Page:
Pyongyang (AsiaNews/Agencies) Christian groups, the underground Chinese Church and foreign missionaries are risking their lives to offer support and assistance to North Korean refugees who have fled to China to escape hunger and hardship. Such heroic testimony often sparks the conversion of refugees to Christianity, despite making their already difficult situation more dangerous.
It is estimated that around 400,000 North Koreans have fled to China in recent years, crossing over the country's northeast border in search of food and work. Yet, since the Chinese government decided to help Pyongyang repatriate refugees, the latter have been forced to lead a clandestine existence while waiting to find another place to live.
For Chinese refugees, repatriation means prison, torture, grueling interrogations, deportation and forced labor. Prison terms are so tough in North Korea due to mistreatment and lack of food that a large number of prisoners end up not surviving their sentences. For North Korean refugee converts, the risks are even greater after their encounters with the Christian missionaries and volunteers who helped them. If tracked down and sent back to their homeland, their punishment would be even more brutal, possibly resulting in death.
In order to help refugees, Christian organizations and missionaries give financial assistance to those in need of money. Often they put them in contact with diplomatic offices in China, so that they have the chance to flee abroad frequently to South Korea. Most families of Chinese and Korean Christians living in China adopt North Korean children, who regularly convert to Christianity.
Over the last few years Beijing and Pyongyang have enacted repressive measures to hunt down refuges and those who help them. Searches of homes have increased and rewards are given to citizens giving information on North Korean refugees.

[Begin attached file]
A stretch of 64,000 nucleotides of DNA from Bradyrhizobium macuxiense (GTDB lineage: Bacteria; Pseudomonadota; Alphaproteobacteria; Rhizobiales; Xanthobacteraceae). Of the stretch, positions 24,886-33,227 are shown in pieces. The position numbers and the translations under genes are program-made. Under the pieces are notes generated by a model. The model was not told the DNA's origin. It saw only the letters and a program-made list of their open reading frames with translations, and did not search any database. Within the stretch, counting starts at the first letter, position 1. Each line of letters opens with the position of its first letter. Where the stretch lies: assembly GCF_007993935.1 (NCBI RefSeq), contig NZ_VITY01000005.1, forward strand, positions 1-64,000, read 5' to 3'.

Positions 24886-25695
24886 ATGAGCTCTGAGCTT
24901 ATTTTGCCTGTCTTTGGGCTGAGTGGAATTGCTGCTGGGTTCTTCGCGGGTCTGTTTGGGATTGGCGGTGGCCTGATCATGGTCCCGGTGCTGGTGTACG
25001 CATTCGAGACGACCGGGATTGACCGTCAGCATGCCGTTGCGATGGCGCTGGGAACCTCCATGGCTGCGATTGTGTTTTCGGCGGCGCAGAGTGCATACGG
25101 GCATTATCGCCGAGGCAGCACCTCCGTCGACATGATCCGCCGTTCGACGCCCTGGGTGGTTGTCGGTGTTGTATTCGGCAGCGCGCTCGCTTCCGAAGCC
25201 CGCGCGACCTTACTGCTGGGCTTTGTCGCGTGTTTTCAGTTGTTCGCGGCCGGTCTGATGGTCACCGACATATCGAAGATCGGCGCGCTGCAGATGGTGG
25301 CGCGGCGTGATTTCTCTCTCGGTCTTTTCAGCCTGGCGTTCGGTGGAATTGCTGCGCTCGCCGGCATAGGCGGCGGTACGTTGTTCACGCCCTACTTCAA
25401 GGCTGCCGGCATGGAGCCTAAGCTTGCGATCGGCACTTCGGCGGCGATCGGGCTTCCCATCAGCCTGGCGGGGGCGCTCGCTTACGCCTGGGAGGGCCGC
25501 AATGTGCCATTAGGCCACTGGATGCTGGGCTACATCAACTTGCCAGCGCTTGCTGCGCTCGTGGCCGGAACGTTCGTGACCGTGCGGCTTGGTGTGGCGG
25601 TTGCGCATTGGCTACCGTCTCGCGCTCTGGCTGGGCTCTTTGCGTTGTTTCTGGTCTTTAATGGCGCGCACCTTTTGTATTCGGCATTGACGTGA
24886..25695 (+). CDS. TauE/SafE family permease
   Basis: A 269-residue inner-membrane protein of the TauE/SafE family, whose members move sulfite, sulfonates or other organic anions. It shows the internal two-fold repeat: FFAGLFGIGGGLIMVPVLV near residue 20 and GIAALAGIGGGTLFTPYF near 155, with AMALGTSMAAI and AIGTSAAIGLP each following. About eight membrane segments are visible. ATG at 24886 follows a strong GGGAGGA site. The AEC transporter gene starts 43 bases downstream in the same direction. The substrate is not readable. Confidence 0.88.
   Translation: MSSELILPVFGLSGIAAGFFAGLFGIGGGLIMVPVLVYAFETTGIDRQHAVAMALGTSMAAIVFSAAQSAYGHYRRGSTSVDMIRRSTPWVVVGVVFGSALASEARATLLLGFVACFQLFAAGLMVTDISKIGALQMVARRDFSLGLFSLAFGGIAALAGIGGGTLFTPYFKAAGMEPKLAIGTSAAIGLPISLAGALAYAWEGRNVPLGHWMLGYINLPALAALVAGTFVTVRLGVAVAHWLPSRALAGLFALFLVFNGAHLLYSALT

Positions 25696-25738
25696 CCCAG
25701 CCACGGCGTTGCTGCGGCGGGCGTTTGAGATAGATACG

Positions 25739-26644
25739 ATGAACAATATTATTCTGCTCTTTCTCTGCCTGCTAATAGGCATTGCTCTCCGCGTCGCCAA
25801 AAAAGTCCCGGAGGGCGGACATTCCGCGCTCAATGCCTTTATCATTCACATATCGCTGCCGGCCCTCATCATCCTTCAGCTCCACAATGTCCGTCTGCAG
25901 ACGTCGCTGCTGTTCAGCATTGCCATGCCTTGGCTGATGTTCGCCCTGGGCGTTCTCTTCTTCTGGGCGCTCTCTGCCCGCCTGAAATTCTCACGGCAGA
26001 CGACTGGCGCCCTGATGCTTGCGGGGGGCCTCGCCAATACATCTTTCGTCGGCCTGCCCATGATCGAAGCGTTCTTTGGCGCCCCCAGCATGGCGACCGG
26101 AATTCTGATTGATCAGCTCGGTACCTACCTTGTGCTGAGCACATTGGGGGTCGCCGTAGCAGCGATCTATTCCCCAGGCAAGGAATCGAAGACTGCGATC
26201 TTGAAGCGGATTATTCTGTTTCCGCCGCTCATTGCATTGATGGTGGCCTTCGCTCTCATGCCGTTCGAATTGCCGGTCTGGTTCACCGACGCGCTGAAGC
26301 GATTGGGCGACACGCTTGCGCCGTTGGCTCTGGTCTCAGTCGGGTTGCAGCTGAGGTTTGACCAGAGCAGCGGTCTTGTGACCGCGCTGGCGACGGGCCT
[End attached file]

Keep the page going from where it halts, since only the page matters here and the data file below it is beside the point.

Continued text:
After 2002 many North Koreans found shelter in embassies and consulates in Beijing. North Korea increased Chinese border checks and raised the reward amount for those supplying information on missionaries and proselytizers.
The only form of worship permitted in North Korea is that of national leader Kim Jong-Il and his father, Kim Il-Sung. The government has always placed difficulties in the way of religious activity, particularly in the case of Buddhism and Christianity, and forced all religious organizations to be registered and monitored by the government.
The North Korean regime carries out violent and brutal persecutions of Christians and all those dedicated to missionary activities. Since the communist government came to power in 1953, 300,000 Christians have gone missing. Currently 100,000 are living in labor camps, where they are subject to conditions of hunger, torture and death.
Three Christian churches, 2 Protestant and 1 Catholic, have been built in Pyongyang. Yet there are no priests to serve them. (MR)